Two simple questions… who suffered in the making of your bed linen and was the environment scarred in any way? Can you answer those questions?
It is her passion and her calling. Living in Australia for the majority of her life, with time in studies and work in London, Auckland, Florence, Istanbul and Sydney, Tarsha Burn has become driven to create exquisitely beautiful organic bed linen for the whole family AND to do it with social and environmental awareness.
Tarsha has become a passionate creator and unwavering in her commitment to helping make positive change on a monumental scale.
What do you do?
Under the banner of my new ethical business, Organic Bed Threads, I design and produce chemical free, fair trade made bed linen with talented artisans and women’s groups in India.
What got you started in the chemical free industry?
It was the chemical overload on cotton farmers in India that I had witnessed in a documentary many years ago that ignited my passion to create a truly ethical bed linen range. I was shocked to learn that their primitive chemical application to their cotton crop led to so many illnesses, diseases and deformities.
Often these farmers are heavily swayed to use chemicals by the larger chemical producing players, with the promise of a faster yield, and farmers are invariably trapped. With little or no education or money to cure themselves of the chemical toxins and their hideous side effects, that wrecks havoc on their bodies, families, their communities, waterways and the environment, which then filters through to buyers in some way, I felt compelled to help in whatever way I could, to reverse some of the chemical overload upon our people and planet.
What makes your product or service different?
I believe that my product line physically engages with many aspects of ethical production that other brands do not. While a brand may enlist in only organic production, I have gone to great lengths to have my product accredited by the Global Organic Textile Standard and ensure fair trade practices are upheld under the standards of the International Labour Organisation from certified organic cotton seed to finished product.
I wanted to add more layers of humanitarian involvement, by engaging artisans of age old textile techniques, that are at peril of dying out to fast fashion production, and highlight these delicate methods in rare handmade work. Further I wanted to provide women gainful employment opportunities so that they too can feel the effects of creative employment empowerment, thus by adding a second income and helping to contribute to their family’s’ wellbeing, survival and hopefully continued education for their children.
What has been your biggest obstacle?
Raising the focus on ethical and conscious education and purchasing power has been the most difficult.
Our international buying culture has been inundated with sale after sale of cheaply made products, with no true value to fair trade production being adhered. The conscious consumer movement in Australia is very slow. While various media platforms may be highlighting these salient themes, primarily in apparel, there is a definite lack of proactive follow through by consumers for all other items within the home, that are also made in undesirable working conditions.
It’s as if I am a decade before my time. Yet in other countries to buy ethically is the norm. It is very frustrating when you have the stories behind the product to back up it’s ethical validity yet the engagement is slow.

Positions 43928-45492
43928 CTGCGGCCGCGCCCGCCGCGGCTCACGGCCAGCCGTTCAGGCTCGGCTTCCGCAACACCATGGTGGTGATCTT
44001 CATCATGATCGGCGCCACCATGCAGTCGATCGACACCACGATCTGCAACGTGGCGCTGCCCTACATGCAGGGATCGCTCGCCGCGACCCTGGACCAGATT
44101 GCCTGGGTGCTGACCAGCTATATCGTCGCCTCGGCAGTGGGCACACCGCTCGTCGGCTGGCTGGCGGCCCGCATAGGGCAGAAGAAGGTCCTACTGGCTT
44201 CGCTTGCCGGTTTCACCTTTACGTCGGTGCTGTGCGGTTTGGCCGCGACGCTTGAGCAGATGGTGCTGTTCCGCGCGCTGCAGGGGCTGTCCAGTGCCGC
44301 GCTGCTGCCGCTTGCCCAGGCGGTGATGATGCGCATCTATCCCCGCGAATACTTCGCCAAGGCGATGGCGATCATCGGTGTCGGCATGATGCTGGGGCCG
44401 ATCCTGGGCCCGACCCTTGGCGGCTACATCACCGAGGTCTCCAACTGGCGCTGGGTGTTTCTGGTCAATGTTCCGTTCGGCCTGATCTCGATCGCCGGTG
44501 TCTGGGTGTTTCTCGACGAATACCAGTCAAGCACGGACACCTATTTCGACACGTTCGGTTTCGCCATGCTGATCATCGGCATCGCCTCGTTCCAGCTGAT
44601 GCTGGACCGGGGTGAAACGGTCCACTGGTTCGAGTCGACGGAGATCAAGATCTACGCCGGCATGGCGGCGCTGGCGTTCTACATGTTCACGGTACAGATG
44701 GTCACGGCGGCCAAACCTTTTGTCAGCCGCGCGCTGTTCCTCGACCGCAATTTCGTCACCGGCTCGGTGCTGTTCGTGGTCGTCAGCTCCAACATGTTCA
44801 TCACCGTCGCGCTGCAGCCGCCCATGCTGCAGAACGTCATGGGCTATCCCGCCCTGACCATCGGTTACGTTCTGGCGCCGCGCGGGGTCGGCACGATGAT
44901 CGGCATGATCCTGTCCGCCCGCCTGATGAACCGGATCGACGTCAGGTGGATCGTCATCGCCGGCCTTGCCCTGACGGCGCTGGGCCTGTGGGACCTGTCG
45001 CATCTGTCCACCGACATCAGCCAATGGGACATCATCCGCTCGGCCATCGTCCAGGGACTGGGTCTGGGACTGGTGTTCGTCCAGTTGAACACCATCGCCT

What is your most interesting/best TIP to help families reduce their toxic chemical exposure?
- Become a researcher of the products you buy. Don’t take word of mouth, media nor the label as verbatim. Check the company out via their website and the associated supporting agencies they are aligned with.
- Become more concerned with what goes in and on your bodies. We owe it to ourselves to treat our bodies as an honoured temple to eek out the very best quality of life, and this stands to support those who make our products as well.
While there are residues of chemicals lurking within our purchased textiles, those greatly affected are the producers. Our way of life is getting faster and faster, more populated, thus, products are made faster to keep up with demand than ever before. Quality seems to have been forgotten and the morals of production have definably become more lax.
We have become very insular in our view of the world. In general, we only think about our immediate personal concerns, which illustrates the type of life we have chosen to live – fast and furious – and our increasing lack of compassion for others. Human beings do not thrive when isolated from others, we need to be connected to a greater web to provide more meaning in our lives. This famous quote from English poet John Donne in 1624 aptly sums up my views “No man is an island entire of itself; every man is a piece of the continent, a part of the main.”
In my view, we all need to become more conscious when we pass over our money and question how and by whom the item was made. Ask questions like:
- did anyone suffer in its production,
- was the environment scarred in any way.
Buy products with integrity. While this may come at a higher price, isn’t it worth it, knowing you have not contributed to the destruction of people and planet in any way?!
Is there another non-toxic business that you think is great & would recommend?
For sure, organic chef and spa uniform label, Cream Workwear is doing amazing things within the restaurant industry.
Find Organic Bed Threads on www.chemfreecom.com under these categories
- Distributor Opportunity (Bus Op)
- Home Products Internal
- Homeware Products
- Offering Partner/Joint Venture (Bus Op)
- Retail Opportunity (Bus Op)
- Wholesale/Distribution (Bus Op)
- Gift Certificate/Voucher/Box